Plugs and AdaptersComing from America with electrical devices presents problems other than just the shape of the plug; the current is different here too.  In America the current is 120 volts AC.  Here it is 220 volts.  The good thing is that most modern devices handle either and so all you need is an adapter to switch from American plugs to either the round or square type here.  For example my Toshiba laptop has a charging plug, and written right on it is 100 – 240 Volts.  Some other devices are not so considerate, such as the hair clippers we brought.  Those do not say they will handle 220 volts, so I have to plug it into a “converter” which changes the current from 220 to 120.  If I did not use a converter with that device, when I plugged it in and turned it on there would be a little puff of smoke and then silence.  (This happened to a friend of ours).

Today I have the Peace Corps laptop set up and I am putting the finishing touches on the agenda for today’s Excel Training Workshop which I am presenting for the office staff.  Today’s class is the second I will hold.  The staff is excited to be learning some things about Excel that will make their life easier.  This is “capacity building” in its purest form, I am “building” their “capacity” to perform their jobs better.  Once we are through learning about Excel, they tell me they want classes on all of the MS Office products and any other subjects I think would be helpful.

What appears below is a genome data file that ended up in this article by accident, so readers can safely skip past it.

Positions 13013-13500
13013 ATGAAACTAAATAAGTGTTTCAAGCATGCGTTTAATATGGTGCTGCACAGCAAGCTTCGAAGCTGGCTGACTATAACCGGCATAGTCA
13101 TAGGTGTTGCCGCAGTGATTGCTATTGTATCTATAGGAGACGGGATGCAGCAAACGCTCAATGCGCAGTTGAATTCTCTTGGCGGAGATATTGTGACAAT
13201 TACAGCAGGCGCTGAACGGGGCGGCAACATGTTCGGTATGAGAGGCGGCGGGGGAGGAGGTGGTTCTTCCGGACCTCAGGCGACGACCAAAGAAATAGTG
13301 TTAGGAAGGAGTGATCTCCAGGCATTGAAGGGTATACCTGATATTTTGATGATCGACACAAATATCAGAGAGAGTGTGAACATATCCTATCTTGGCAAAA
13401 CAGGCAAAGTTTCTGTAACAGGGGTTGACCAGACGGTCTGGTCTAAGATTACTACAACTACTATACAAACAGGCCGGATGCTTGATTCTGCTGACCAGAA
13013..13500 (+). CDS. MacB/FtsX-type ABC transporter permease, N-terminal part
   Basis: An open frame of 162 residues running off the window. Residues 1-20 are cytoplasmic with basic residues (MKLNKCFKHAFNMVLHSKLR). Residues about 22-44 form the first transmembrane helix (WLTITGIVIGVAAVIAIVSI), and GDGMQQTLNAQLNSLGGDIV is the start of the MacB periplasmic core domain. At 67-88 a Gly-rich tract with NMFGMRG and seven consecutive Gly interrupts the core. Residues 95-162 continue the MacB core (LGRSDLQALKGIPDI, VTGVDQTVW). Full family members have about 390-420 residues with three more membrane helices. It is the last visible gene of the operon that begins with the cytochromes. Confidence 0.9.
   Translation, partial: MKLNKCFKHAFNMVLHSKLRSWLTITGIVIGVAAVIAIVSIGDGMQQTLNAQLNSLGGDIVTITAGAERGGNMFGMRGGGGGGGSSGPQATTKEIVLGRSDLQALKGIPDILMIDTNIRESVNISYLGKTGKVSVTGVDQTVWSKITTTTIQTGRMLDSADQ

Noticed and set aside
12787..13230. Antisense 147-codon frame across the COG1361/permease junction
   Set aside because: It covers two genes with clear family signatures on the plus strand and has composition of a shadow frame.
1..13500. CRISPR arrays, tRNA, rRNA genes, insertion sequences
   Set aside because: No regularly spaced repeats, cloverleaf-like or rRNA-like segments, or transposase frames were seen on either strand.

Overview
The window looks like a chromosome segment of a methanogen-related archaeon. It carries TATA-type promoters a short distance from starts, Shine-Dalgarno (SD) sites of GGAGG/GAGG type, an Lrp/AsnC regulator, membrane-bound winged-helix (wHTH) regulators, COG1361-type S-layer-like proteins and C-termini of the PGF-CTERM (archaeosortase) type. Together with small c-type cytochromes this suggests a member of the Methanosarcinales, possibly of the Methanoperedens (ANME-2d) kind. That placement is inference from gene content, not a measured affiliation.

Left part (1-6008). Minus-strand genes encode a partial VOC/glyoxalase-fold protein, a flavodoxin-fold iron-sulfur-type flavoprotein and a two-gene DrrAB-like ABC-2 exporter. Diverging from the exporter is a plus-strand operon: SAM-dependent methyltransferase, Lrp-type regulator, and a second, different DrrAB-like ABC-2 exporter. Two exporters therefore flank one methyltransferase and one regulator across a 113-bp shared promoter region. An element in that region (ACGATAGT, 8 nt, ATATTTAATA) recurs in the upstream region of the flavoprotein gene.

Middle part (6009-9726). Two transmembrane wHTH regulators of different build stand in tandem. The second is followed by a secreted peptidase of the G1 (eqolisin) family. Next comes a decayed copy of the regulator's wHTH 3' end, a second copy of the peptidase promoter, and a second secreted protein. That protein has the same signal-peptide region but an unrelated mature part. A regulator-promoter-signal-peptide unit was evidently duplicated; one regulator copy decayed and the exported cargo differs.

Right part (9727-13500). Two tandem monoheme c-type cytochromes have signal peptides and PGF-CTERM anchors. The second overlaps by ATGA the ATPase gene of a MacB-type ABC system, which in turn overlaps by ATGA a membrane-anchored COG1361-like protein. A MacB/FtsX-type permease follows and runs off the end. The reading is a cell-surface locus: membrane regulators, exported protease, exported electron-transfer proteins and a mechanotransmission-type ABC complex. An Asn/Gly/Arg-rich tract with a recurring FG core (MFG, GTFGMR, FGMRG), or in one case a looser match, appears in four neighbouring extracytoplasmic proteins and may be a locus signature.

My co-workers come in around 7:45 and greet me in Setswana, and laugh at my feeble attempts to answer.  They love it that I am trying though, and help me with my pronunciation.  Our language skills have deteriorated somewhat since PST ended.  We plan to hire a tutor soon and get back on track.

My boss, the DAC (District Aids Coordinator) and the assistant DAC were out of the office in meetings for the last seven work days, so we were to have a meeting first thing and catch up.  The meeting is in the DAC’s office, we drag in an extra chair or two and sit down.  Mma Mokoti starts the meeting and the first thing she does is turn to me and ask me to say a prayer.  Praying before meetings is part of the protocol in Botswana for just about any meeting.  Some of my Peace Corps Volunteer friends who are atheists or agnostics have been asked to pray, and not wanting to offend have come up with some lame attempt at a prayer, others just decline as best they can.  For me it is not a problem as I am a Christian and prayer is part of my daily life.  I kind of like it.